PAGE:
Casting: Karl Urban and Maggie Q in Priest; Tommy Lee Jones and Samuel L. Jackson in Cormac McCarthy Adaptation
Posted on Saturday, August 22nd, 2009 by Russ Fischer
Before you rush out to Inglourious Basterds and/or Avatar footage, chew on a couple of quick casting bites for you at the end of this Friday.
First, Priest, the film by Scott Stewart starring Paul Bettany, has a villain, Karl Urban, and a new heroine, Maggie Q. The film follows Stewart and Bettany’s pairing on Legion (but is not related) and is scripted by Cory Goodman based on the TokyoPop comic. According to THR, Bettany is “a warrior priest and vampire fighter who teams with a sheriff (Cam Gigandet) and warrior priestess (Maggie Q) to track down a murderous band of vampires who have kidnapped his niece.” Urban is Black Hat, the vampire leader and a himself a former priest. After seeing footage from Stewart’s Legion I’m curious about this effort. Nice to see Screen Gems doing some potentially fun genre stuff that pushes beyond another Resident Evil regurgitation.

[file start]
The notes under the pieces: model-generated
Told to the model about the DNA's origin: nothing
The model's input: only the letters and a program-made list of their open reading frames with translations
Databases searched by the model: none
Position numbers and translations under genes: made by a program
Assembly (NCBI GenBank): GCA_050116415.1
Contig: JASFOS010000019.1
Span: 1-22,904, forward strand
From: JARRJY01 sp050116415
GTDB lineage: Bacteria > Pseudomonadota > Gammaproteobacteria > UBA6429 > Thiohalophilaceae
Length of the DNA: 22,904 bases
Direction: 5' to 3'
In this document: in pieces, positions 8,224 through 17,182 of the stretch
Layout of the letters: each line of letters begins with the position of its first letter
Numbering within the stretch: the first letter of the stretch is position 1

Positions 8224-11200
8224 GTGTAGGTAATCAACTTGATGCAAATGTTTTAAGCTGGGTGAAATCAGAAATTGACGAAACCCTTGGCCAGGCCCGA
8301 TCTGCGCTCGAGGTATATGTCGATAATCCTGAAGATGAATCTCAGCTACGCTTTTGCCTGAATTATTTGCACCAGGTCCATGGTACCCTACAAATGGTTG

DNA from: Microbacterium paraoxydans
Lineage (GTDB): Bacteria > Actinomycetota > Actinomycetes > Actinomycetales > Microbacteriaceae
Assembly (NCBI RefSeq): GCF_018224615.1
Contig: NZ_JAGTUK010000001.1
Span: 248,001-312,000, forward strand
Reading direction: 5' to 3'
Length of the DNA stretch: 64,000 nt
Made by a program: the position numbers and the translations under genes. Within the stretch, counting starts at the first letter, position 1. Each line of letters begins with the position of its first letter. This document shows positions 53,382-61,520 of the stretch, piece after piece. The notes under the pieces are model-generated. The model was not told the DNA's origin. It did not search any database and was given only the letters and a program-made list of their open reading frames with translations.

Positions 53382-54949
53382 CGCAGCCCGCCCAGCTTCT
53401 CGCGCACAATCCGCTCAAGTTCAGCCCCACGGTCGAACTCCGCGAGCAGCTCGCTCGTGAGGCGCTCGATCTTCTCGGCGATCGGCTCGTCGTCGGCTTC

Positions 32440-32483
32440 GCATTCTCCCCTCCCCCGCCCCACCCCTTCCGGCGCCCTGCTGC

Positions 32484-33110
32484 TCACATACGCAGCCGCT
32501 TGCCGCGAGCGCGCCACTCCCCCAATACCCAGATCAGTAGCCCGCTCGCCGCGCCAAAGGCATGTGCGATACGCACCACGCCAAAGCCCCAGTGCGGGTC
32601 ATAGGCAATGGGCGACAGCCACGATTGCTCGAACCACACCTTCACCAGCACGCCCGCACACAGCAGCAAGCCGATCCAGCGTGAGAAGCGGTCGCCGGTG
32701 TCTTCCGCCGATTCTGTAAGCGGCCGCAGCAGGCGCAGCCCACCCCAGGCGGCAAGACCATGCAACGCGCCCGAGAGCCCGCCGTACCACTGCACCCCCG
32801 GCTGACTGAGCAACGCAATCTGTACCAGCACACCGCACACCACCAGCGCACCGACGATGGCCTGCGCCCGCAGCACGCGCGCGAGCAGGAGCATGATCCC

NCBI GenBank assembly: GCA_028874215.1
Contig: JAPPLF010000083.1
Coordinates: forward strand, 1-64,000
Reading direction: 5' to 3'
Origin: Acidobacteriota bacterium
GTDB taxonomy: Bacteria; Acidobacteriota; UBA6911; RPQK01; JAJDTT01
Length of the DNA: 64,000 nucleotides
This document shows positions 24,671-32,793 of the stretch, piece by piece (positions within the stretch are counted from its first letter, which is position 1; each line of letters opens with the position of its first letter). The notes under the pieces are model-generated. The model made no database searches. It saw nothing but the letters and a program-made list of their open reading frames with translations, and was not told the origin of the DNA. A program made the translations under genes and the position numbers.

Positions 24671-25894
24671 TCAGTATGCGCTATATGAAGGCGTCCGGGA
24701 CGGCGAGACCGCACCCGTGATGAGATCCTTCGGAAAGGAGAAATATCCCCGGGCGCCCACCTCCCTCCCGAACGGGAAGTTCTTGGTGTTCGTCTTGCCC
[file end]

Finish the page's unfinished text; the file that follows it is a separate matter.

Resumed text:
After the break, Tommy Lee Jones does another Cormac McCarthy adaptation, this time with Samuel L. Jackson. No, it’s not Blood Meridian.
Variety reports that Jones and Jackson will share the spotlight in The Sunset Limited, an adaptation of the Cormac McCarthy play of the same name. The good news: Jones is directing. I have nothing but praise for his previous feature as director, The Thre Burials of Melquiades Estrada, and I’m thrilled to see him directing again. Even better, McCarthy has penned the screenplay himself.
According to the trade, “Jackson plays a man who saves another man (Jones) from throwing himself in front of a Harlem subway train. The act begins an exchange of ideologies as the two men from different backgrounds debate the worth of their lives.” The synopsis sounds a bit suspect, especially when you consider that the two men are simply referred to as ‘Black’ and ‘White’, and that White is a despairing professor while Black is a hopeful ex-con. But the NYT calls it “a poem in celebration of death,” and that’s intriguing as hell. HBO is bankrolling; whether this will air on cable or hit theatres is unclear.